A Baltimore development company has filed suit against the County Council, contending that it improperly delayed water and sewer service to a development site where the company wants to build 1,600 homes.
Security Management Corp. is asking the county Circuit Court to strike the council's approval of a plan that downgrades its development site.
Security Management, operated by Victor Posner, is planning to build single-family houses and multifamily units at a 315-acre site offRoute 7, west of Aberdeen.
The subdivision, to be called Greenleaf, was approved by the county in 1981 but never constructed. The subdivision was formally known as Hollywoods.
Council President Jeffrey Wilson defended the council's actions, saying, "Obviously, we thinkMr. Posner and Security Management are wrong and what we did was appropriate."
The 21-page, five-count suit filed Tuesday by Bel Air attorneys Albert J.A. Young and Harold D. Norton states that the developer was expecting the site to be given "immediate priority status" to receive water and sewer services in the county's new master plan for such facilities.
When the council approved the master plan earlier this month, it downgraded the site's status, scheduling it to receive water and sewer services in six to 10 years.
At the time of the vote, the council expressed concern over the site's proximity to a closed illegal dump that operated from the 1940s to 1967. Greenleaf would be about 300 feet from the dump.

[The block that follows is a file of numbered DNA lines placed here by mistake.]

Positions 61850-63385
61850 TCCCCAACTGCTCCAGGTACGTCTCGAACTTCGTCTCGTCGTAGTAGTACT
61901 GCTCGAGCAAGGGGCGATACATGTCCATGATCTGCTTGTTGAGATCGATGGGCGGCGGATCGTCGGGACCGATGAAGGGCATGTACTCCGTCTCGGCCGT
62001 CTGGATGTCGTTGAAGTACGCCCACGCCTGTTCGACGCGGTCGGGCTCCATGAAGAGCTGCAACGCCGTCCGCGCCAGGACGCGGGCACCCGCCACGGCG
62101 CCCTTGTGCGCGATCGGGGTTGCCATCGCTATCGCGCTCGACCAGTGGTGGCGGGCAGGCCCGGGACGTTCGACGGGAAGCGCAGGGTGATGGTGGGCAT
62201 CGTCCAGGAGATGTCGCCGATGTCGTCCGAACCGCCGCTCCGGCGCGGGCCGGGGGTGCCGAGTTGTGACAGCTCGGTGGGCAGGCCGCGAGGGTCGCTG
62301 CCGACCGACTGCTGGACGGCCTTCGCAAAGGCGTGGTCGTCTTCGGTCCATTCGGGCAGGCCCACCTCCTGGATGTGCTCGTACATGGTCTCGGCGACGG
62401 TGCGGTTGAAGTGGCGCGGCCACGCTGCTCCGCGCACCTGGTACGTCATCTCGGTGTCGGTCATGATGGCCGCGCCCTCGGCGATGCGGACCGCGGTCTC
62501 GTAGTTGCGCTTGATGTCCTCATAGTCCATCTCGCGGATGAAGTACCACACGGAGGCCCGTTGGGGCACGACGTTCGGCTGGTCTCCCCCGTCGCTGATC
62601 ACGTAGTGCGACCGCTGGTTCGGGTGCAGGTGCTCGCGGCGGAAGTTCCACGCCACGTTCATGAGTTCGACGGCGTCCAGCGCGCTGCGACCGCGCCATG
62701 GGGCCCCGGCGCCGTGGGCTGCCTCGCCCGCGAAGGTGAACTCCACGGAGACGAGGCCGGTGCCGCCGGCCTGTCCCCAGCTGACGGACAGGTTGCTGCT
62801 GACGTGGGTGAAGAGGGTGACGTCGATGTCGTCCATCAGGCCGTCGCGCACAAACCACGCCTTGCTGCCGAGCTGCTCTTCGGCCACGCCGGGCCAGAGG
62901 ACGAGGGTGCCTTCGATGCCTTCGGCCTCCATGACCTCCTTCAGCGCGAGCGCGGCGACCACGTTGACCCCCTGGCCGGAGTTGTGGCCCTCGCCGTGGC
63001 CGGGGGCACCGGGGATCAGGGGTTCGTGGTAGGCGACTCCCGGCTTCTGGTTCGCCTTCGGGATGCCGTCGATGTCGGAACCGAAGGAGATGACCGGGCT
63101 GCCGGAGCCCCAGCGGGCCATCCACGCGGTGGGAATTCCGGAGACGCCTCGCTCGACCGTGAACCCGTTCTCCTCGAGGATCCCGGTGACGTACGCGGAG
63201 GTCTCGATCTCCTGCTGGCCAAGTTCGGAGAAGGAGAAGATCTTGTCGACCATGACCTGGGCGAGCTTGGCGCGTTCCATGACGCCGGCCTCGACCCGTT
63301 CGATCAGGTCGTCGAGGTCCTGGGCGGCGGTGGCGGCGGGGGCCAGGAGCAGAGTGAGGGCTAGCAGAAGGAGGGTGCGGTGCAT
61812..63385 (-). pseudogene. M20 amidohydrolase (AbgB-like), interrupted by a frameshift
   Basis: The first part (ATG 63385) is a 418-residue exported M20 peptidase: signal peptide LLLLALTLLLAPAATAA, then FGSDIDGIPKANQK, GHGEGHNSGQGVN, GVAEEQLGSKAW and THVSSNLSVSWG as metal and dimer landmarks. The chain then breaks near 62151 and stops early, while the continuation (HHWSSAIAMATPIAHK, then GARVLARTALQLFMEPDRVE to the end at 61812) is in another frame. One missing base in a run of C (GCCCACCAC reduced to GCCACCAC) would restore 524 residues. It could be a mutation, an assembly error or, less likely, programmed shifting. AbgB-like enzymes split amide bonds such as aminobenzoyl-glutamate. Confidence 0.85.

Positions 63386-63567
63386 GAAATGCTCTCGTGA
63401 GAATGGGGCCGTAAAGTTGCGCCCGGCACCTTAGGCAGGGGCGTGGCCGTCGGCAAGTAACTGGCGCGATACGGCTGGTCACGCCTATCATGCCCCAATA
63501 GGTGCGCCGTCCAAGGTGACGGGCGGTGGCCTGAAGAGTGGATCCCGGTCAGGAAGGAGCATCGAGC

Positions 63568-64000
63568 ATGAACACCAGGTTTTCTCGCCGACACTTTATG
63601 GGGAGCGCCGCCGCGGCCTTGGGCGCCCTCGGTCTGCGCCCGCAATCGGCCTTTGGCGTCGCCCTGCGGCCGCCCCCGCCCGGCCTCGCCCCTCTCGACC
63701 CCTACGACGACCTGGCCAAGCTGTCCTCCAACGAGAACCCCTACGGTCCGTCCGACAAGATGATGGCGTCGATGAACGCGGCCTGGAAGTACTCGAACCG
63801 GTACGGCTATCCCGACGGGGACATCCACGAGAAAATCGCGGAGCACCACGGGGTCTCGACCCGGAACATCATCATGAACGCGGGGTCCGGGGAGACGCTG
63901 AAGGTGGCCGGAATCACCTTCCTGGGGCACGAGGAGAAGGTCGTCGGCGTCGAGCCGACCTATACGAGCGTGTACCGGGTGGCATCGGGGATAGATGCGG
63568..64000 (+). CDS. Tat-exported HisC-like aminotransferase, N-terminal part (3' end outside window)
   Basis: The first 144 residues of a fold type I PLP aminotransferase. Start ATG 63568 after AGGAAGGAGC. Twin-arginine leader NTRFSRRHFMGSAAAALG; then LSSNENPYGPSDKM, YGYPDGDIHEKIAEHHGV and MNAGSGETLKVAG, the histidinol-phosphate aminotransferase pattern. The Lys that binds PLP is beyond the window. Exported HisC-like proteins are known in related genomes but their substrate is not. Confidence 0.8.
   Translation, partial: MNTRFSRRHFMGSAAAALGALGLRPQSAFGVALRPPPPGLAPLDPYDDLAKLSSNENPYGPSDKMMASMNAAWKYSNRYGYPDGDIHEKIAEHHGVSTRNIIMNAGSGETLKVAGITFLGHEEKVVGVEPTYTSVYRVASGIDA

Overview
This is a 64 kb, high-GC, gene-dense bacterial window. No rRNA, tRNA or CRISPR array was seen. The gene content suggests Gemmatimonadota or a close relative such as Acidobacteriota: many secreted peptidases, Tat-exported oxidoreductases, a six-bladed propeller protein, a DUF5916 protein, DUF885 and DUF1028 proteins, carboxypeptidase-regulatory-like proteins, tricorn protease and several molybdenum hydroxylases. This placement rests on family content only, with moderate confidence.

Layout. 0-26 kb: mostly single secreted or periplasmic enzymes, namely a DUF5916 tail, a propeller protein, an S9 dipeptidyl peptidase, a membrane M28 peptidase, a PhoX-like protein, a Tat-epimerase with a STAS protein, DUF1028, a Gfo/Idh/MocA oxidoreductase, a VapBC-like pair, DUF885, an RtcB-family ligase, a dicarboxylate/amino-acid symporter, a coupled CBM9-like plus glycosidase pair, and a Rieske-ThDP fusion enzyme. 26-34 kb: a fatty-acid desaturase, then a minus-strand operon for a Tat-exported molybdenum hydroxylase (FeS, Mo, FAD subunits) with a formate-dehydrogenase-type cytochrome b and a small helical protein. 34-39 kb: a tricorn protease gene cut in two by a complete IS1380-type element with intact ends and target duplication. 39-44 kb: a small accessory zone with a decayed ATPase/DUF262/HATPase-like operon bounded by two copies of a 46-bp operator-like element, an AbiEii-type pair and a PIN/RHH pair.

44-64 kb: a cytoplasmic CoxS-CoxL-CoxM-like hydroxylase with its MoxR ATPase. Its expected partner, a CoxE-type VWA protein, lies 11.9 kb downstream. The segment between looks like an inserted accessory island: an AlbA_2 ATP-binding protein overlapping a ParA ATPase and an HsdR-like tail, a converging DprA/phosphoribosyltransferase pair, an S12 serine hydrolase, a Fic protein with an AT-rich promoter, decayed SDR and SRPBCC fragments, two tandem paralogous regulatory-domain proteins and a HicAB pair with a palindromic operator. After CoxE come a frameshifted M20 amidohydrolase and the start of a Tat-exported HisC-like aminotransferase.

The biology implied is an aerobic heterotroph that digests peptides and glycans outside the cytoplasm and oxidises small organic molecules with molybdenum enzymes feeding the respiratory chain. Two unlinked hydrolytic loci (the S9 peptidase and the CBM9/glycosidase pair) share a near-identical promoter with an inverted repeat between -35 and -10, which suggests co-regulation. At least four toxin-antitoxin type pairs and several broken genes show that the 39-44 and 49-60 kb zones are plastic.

The dump, owned by the Lieske family, is being investigated by the state Department of the Environment.
Security Management says that the council has singled out its development, contending that at least three other sites near the dump were given priority status in the master plan.
The company also argues that the council exceeded its authority by downgrading the Greenleaf site because it had already met all state requirements to proceed, the suit says.
"The County Council's action in downgrading the property . . . effectively prohibits present development of the property," says the suit.
l Security Management contends in the suit that it proceeded with plans for the development, believing that the entire site would be given priority status for water and sewer services.
About four-fifths of the site has has priority status since the 1984 county master plan was approved, the company contends.
The suit states that the company has spent "considerable time, expense and resources" in engineering and planning the development.
Security Management also is challenging an amendment that requires the county to consider the capacity of the water and sewer system when determining a subdivision's ranking in the master plan.
The company saysthat the requirement is an attempt to halt previously approved subdivisions, such as Greenleaf, by including adequate-public- facilities language in the master plan.
The county is considering legislationfor adequate public facilities that would prevent growth in areas where public services would be overburdened by further development. A hearing in the case has been scheduled for May 8.